In his recent WCC interview, Altmann noted the "the growth of Pentecostal churches" and expressed concern that "many of the new churches reject ecumenism and campaign against it, particularly if the Catholic Church is involved." Old evangelical-Catholic tensions are in some cases the factor for distrust of the ecumenical movement. But more broadly, the old ecumenism of the political and theological left has never had widespread, populist appeal in Latin America. Revealingly, the Latin American Council of Churches has depended primarily on money from the failing, and leftist old-line churches of North America and Western Europe.
Meanwhile, Altmann’s leadership at the WCC will be predictable, based on his past performance. At the start of the U.S.-led overthrow of Saddam Hussein, he condemned the liberation of Iraq as possibly the greatest tragedy since World War II, evidently eclipsing even the Rwandan and Cambodian genocides, among others. After 9/11, Altmann joined an ecumenical conference in Washington, D.C., to denounce the U.S. military response and expressed hope that Americans might benefit from feeling "vulnerable."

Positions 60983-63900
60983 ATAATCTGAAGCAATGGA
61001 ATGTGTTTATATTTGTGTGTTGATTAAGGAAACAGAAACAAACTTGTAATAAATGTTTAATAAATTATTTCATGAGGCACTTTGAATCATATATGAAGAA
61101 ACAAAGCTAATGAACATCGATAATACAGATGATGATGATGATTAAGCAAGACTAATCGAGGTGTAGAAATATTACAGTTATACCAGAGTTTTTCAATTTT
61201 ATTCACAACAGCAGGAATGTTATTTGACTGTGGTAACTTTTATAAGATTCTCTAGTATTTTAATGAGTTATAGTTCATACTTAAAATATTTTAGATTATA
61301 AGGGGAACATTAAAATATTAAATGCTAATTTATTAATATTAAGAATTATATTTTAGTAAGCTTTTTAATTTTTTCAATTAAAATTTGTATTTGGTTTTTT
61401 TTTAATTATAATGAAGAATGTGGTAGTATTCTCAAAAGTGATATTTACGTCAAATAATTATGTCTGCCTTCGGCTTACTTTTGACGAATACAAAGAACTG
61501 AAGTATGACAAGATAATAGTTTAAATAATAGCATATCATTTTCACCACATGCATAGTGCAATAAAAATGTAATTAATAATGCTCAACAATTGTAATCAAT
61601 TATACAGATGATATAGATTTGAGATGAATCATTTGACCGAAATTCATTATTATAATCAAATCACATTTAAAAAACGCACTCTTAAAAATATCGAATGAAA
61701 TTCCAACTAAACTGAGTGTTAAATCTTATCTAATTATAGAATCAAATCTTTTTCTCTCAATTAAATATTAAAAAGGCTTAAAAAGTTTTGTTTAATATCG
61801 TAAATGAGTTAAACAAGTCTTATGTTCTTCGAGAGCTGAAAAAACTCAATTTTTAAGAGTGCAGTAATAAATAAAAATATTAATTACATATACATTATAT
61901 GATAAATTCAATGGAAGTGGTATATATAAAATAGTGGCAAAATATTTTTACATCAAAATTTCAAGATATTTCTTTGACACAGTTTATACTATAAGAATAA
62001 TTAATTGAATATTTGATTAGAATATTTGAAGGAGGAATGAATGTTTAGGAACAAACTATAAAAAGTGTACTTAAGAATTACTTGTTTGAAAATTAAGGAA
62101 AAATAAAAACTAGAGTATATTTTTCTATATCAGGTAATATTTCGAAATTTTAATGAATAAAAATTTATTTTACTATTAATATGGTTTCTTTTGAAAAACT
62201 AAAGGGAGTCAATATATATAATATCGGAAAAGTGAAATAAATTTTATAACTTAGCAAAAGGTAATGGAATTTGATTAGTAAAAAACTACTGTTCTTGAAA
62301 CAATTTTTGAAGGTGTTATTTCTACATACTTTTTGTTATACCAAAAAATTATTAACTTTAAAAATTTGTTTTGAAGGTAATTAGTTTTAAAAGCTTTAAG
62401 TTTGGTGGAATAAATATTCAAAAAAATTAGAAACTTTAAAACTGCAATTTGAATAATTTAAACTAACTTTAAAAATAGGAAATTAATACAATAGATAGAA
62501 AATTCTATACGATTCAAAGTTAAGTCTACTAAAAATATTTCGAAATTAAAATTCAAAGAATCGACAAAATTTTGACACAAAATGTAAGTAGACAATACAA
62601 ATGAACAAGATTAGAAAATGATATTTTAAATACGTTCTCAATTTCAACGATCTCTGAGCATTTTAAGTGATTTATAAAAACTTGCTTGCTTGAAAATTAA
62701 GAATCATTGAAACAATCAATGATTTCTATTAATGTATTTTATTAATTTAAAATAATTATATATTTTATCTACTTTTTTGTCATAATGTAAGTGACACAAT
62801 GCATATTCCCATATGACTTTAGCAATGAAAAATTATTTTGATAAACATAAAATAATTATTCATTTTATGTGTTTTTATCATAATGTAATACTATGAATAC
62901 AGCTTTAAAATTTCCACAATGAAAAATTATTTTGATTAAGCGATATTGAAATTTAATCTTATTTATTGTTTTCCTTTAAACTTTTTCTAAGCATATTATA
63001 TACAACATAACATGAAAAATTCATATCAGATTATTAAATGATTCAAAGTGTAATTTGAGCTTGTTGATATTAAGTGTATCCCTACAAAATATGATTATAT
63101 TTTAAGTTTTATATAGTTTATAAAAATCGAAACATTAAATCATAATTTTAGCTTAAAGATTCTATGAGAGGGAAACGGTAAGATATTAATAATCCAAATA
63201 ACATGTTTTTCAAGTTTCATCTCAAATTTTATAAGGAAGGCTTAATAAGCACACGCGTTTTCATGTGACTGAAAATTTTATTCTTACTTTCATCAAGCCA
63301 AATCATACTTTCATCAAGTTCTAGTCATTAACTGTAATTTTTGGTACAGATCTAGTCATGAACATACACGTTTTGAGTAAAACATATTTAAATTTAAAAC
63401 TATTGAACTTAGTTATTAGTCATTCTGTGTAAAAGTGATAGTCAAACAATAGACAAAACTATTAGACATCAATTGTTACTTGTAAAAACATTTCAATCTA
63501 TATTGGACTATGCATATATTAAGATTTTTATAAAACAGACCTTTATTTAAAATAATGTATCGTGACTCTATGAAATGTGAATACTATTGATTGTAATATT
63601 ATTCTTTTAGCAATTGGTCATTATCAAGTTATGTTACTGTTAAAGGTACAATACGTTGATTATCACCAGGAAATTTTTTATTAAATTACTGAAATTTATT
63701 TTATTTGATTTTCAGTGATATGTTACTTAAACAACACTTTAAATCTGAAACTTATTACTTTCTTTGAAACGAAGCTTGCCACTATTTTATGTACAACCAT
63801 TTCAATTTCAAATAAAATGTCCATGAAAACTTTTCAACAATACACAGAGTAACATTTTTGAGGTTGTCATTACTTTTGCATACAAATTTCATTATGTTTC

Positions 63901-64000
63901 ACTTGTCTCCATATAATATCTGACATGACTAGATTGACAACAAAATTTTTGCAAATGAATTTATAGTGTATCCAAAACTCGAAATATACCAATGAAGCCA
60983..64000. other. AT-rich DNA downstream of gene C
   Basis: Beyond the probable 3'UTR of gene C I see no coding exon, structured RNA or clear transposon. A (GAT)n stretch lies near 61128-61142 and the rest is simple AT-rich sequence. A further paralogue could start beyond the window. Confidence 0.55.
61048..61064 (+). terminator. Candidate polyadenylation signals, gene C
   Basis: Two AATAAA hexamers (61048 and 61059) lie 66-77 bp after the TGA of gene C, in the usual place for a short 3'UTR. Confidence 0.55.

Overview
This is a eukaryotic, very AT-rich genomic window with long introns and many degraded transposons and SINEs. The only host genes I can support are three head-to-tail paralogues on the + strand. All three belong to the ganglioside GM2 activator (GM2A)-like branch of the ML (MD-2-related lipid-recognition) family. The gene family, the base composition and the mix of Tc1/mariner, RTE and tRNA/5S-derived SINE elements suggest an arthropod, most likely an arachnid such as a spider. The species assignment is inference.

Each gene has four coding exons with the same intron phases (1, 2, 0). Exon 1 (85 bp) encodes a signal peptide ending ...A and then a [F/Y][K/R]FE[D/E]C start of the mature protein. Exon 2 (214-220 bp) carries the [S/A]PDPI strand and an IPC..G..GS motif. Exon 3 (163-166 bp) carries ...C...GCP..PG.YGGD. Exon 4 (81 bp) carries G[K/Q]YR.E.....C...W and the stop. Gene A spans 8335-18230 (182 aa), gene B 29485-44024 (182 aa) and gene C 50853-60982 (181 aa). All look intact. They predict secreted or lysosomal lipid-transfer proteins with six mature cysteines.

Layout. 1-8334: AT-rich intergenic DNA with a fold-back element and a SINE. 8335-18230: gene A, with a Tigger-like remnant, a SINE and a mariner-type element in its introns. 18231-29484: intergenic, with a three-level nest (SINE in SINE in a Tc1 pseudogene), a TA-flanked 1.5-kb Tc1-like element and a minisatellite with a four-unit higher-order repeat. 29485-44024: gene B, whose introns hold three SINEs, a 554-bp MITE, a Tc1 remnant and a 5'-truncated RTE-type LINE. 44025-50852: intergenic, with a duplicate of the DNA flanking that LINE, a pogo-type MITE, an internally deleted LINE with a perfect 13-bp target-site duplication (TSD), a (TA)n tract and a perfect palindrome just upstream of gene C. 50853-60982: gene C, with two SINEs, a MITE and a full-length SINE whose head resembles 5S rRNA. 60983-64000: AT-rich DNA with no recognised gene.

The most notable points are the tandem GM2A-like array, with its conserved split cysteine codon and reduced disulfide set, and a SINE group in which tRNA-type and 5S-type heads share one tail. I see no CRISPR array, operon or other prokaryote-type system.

In the 1990’s, Altmann wrote to both President Clinton and Fidel Castro, criticizing both for their supposedly equal extremism. He expressed special alarm about the Helms-Burton Act, which allows U.S. citizens to sue foreign companies that are profiting from U.S. assets in Cuba that Castro’s regime had seized.
Altmann had a four hour dinner with Castro in 1999, during which he explained how Martin Luther had challenged the Catholic Church. Of course, Castro responded that he could identify with the Protestant Reformer in that regard. The Cuban tyrant also hailed Jesus as a "great social revolutionary."
So the influence of the old Soviet-front Christian Peace Conference (CPC) lives on, through Altmann, and many others, in leadership circles of the WCC and other ecumenical and mainline church organizations around the world. Thankfully, these groups have a future about as bright as CPC’s was after the Soviet Union’s collapse.
Click Here to support Frontpagemag.com.